Marriage in Medieval Literature

$19.95

Add to cart
Essay #: 059099
Total text length is 5,276 characters (approximately 3.6 pages).

Excerpts from the Paper

The beginning:
Marriage in Medieval Literature: An Analysis of the Three Traits of Loyalty, Christian Morality, and Chivalric Honor in “The Knight’s Tale” and Le Morte Darthur
This study will analyze the three character traits of loyalty, godliness, and chivalric honor needed to represent marriage and the honorable man in “The Knight’s Tale” by Geoffrey Chaucer and in Le Morte Darthur (also spelled d’Arthur) by Sir Thomas Malory. The theme of loyalty is a primary bond that drives marriage in the way that Chaucer’s Palamon loves Emily throughout many tempting trials, but also in how his Christian code as a knight of God provides a moral context in which he can marry her in good standing. Also, the chivalric honor of knighthood is also bound in the...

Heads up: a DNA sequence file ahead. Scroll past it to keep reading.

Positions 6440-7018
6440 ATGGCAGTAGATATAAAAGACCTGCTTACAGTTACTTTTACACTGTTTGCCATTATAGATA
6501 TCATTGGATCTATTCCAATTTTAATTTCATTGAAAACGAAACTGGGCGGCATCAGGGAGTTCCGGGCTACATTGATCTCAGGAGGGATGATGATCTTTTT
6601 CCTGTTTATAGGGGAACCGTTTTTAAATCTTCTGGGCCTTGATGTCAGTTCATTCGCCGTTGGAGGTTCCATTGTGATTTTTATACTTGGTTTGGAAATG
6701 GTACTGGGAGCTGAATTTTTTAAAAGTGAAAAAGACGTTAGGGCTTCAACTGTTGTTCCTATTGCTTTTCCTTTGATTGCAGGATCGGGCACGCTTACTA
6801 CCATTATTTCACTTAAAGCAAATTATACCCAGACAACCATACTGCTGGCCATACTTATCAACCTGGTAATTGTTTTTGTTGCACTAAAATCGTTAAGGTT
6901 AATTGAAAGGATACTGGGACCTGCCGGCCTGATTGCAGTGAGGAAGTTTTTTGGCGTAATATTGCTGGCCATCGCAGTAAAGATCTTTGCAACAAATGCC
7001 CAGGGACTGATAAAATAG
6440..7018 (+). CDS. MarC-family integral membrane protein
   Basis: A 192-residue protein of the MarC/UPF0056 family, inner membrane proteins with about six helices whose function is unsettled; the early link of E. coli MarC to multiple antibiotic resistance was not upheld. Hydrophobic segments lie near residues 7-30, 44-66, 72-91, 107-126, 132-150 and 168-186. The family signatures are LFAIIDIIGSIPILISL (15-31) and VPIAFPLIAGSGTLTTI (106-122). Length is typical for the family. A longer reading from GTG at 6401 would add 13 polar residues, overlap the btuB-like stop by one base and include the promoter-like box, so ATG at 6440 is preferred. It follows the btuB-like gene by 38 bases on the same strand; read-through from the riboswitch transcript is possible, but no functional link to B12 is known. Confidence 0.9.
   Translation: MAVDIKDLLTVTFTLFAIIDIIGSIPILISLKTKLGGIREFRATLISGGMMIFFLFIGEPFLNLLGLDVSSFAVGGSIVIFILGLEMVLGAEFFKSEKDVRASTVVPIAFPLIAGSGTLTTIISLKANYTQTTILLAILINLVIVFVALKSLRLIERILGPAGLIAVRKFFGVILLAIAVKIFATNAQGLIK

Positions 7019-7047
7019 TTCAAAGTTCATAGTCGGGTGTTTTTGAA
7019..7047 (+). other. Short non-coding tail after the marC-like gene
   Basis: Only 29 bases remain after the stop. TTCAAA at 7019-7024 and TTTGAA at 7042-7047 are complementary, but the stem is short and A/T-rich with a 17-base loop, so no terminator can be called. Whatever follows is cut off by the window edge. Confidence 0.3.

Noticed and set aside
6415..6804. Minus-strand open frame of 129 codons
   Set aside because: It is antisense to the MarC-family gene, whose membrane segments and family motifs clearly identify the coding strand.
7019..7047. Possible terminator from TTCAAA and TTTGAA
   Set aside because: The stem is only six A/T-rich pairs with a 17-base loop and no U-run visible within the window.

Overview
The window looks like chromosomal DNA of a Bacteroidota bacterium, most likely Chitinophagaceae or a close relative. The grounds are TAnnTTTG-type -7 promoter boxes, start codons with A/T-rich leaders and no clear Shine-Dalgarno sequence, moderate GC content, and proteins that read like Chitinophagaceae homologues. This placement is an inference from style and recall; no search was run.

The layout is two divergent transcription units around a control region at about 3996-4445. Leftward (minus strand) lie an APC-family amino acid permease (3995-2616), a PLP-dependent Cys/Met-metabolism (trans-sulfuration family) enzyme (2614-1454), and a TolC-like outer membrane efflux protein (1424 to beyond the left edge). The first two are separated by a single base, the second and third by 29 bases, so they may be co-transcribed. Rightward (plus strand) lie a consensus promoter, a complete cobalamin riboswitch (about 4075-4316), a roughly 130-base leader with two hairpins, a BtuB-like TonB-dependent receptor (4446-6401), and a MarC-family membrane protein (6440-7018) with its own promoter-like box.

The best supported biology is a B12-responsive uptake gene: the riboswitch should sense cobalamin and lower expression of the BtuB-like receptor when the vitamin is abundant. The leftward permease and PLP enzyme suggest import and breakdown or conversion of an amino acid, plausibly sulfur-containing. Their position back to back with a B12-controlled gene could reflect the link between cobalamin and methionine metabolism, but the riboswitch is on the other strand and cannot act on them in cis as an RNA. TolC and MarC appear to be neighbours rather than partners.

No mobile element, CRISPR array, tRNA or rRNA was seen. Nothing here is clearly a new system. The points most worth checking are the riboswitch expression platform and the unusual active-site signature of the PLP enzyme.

The end:
.....liness, and chivalric honor are the primary ways in which Chaucer and Malory emulate the honorable man in medieval marriage. With Palamon’s loyalty to Emily and his strong Christian values, he is invariably the best man to marry Emily. By observing honor as a vital means in which to maintain knighthood (and to be king of all knights), Arthur always honors Guinevere as his wife and as a queen in his kingdom. In essence, these three character traits define the honorable man in these two medieval texts by Malory and Chaucer.
Works Cited
Chaucer, Geoffrey. “The Canterbury Tales: A Knight’s Tale.” 2010. Librarious.com. http://www.librarius.com/cantales.htm (Accessed April 4, 2010).
Malory, Sir Thomas. Le Morte Darthur. New York: Macmillan, 1893.